Lee Yeon (Lee Dong Wook), a thousand-year old gumiho, wanders the world punishing evil spirits while waiting for his love Ah Eum (Jo Bo Ah) to be reincarnated. Meanwhile, his brother Lee Rang (Kim Bum) seeks vengeance on him.
Tale of the Nine-Tailed scored negative points in my book before it was even released for three reasons. First, it was advertised as the first male gumiho drama—and, considering that I adore Lee Seung-Gi’s fabulous Gu Family Book, that annoyed me to no end. Second, it was clearly intended to be a Goblin imitation, something that would try and replicate its success by using the same recipe. And third, it starred Lee Dong-Wook, who can’t act.
I started it anyway, because I’m a sucker for modern fantasy. Mythical creatures walking amongst us is one of my favorite drama concepts, and one that is seldom done well.
Some Good Still
I don’t have many positive things to say about this drama, but I’ll freely admit that I really liked how much darker it was compared to the usual modern fantasy shows—undoubtedly a result of the fact that it’s aired on tvN. I also appreciated the many different creatures we got to see at the beginning of the show, displaying a certain diversity in the series’ folklore.
Unfortunately, Tale of the Nine-Tailed, as it focuses on its main plot, quickly forgets about those creatures, and restrains itself to its main gumihos, with the occasional appearance from the delightful Gatekeeper and her husband. And, of course, the main villain.
On top of that, the writer and director seem to have “dark” confused with “disgusting”, frequently taking their show into borderline horrific waters. I started episode 3 while eating breakfast, and almost ended up throwing it all up. Which brings me to my next point.
Ever since Game of Thrones became a global phenomenon, people have been striving to make their movies more and more violent. As if one gory show suddenly made it alright to get as crass as possible. It’s the first time I see a KDrama sink into this sort of fault, and frankly, I could have gone without it. The camera seems to take some sort of perverted pleasure in zooming in on crying, bloody animals, emphasizing their pain as if it were fun to watch.
Over and over we’re shown baby animals hurt and dying, with no incidence on the plot whatsoever. Sure, maybe these occurrences did lead to something else, but in the end, it could have been done in a much more respectful way. Animal suffering is real and a terrible thing. Thousands of creatures, be they pets or wild animals, are hurt every day.
I don’t need this in my show, and frankly, it makes me angry to even see it used for fake emotional impact so blatantly. More negative points.
So Much Ugly
And in the end, the violence isn’t the only thing that’s ugly about Tale of the Nine-Tailed. Where Goblin had mastered the art of making magical creatures magical, boasting gorgeous visual effects, beautiful photography and unforgettable music, this cheap copy of it is dreary, gray, bloody… ugly from beginning to end.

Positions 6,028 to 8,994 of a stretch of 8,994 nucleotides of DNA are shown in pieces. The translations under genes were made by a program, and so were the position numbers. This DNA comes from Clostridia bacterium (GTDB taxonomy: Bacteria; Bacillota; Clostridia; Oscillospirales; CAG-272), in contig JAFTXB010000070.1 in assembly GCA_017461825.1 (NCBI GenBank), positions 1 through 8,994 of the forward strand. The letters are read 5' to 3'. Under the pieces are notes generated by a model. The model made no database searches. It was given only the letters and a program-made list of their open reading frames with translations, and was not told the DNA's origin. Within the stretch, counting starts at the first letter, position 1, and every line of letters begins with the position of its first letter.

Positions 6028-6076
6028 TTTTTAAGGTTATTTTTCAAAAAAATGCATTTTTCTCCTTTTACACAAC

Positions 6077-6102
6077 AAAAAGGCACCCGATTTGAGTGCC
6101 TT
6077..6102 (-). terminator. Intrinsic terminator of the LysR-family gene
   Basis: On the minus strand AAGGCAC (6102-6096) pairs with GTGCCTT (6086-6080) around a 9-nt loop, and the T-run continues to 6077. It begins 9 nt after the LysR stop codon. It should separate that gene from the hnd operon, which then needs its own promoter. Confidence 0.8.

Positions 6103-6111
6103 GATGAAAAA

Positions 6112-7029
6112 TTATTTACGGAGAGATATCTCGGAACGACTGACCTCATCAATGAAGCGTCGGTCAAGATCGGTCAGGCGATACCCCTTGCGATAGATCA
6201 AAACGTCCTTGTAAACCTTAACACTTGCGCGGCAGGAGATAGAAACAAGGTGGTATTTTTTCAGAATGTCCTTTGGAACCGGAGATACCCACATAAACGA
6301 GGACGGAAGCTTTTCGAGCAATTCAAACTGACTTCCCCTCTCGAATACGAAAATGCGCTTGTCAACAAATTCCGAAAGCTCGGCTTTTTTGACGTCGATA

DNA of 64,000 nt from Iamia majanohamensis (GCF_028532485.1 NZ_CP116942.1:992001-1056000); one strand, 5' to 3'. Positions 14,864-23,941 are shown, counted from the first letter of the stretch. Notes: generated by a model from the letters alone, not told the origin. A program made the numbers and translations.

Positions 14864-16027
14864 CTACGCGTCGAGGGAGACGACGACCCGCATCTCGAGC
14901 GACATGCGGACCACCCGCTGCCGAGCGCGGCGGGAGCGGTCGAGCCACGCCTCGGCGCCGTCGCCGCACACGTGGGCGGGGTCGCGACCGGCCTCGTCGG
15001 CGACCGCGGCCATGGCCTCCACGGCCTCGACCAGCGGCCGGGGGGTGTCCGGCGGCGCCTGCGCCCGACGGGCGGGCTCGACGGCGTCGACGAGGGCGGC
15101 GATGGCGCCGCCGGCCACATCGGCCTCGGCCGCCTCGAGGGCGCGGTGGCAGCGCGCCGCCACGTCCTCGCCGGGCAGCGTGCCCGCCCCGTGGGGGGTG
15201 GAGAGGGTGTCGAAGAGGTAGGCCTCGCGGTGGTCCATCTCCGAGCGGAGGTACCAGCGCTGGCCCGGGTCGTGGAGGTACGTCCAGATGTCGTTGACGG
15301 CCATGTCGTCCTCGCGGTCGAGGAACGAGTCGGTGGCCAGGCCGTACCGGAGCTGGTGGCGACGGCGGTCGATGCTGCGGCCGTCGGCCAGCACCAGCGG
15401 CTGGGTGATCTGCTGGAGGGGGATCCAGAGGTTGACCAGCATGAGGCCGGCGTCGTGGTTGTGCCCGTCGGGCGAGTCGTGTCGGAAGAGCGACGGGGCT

The worst of it isn’t even that it’s not pretty, because I could absolutely forgive a team for not knowing how to do something, even if it’s kinda their job. No, the worst of it is that there’s one scene in there which shows that yes, they do in fact know how to shoot pretty scenes. They know, but they can’t be bothered.
This, I can’t, and won’t, forgive.
Here’s the thing. There are so many people around Lee Yeon who are loyal to him because, in the words of one of them, they just can’t help but love him. But apart from that one tree-healing moment, I couldn’t see anything that would inspire that sort of hardcore devotion. Sure, he’s kind of likable, once you get past the sarcasm and blasé attitude, but that’s about it. He’s not a good person, nor is he attentive or generous. The show keeps repeating that he’s worth immense love, but I never felt that.
On top of that, his entire relationship (or lack therof) with his brother relies on lazy writing. Had he done something, he could have spared thousands upon thousands of people from suffering at Lee Rang’s hands. And also, you know. Put an end to his own brother’s pain, so there’s that.
The Wrong Characters
In the end, I can’t bring myself to care about this overdone story of an immortal being wandering the earth for eons as they wait for their lost love’s return. This particular take on it brings nothing new to the table, and fails to provide good enough leads to catch my attention.
No, instead, I got completely pulled in by two very secondary characters: Lee Yeon’s sidekick Sin Ju, a gentle-hearted vet played by Hwang Hee, and Yu Ri, a traumatized gumiho played by Kim Young-Ji, whom he shows a kinder side of the world to. I was more invested in them than the lead couple. In fact, there was a scene of theirs which cut off to get back to the leads sharing ice cream, and all I wanted was to get back to them instead of the boring mains.
All in All…
With terrible cinematography, a predictable plot, unlikable main characters and a disturbing enjoyment of animal abuse and suffering, Tale of the Nine-Tailed is a messy, depressing attempt at recreating the success of a vastly better show. If you’re in the mood for supernatural creatures and an epic love story lasting beyond death, go watch Goblin.
Title: Tale of the Nine-Tailed
Country: South Korea
Starring: Lee Dong-Wook, Kim Bum, Jo Bo Ah
Aired: 10/07/2020 to 12/03/2020
Number of Episodes: 16
Genres: Supernatural, Mystery, Horror, Fantasy, Romance
My Rating: ★☆☆☆☆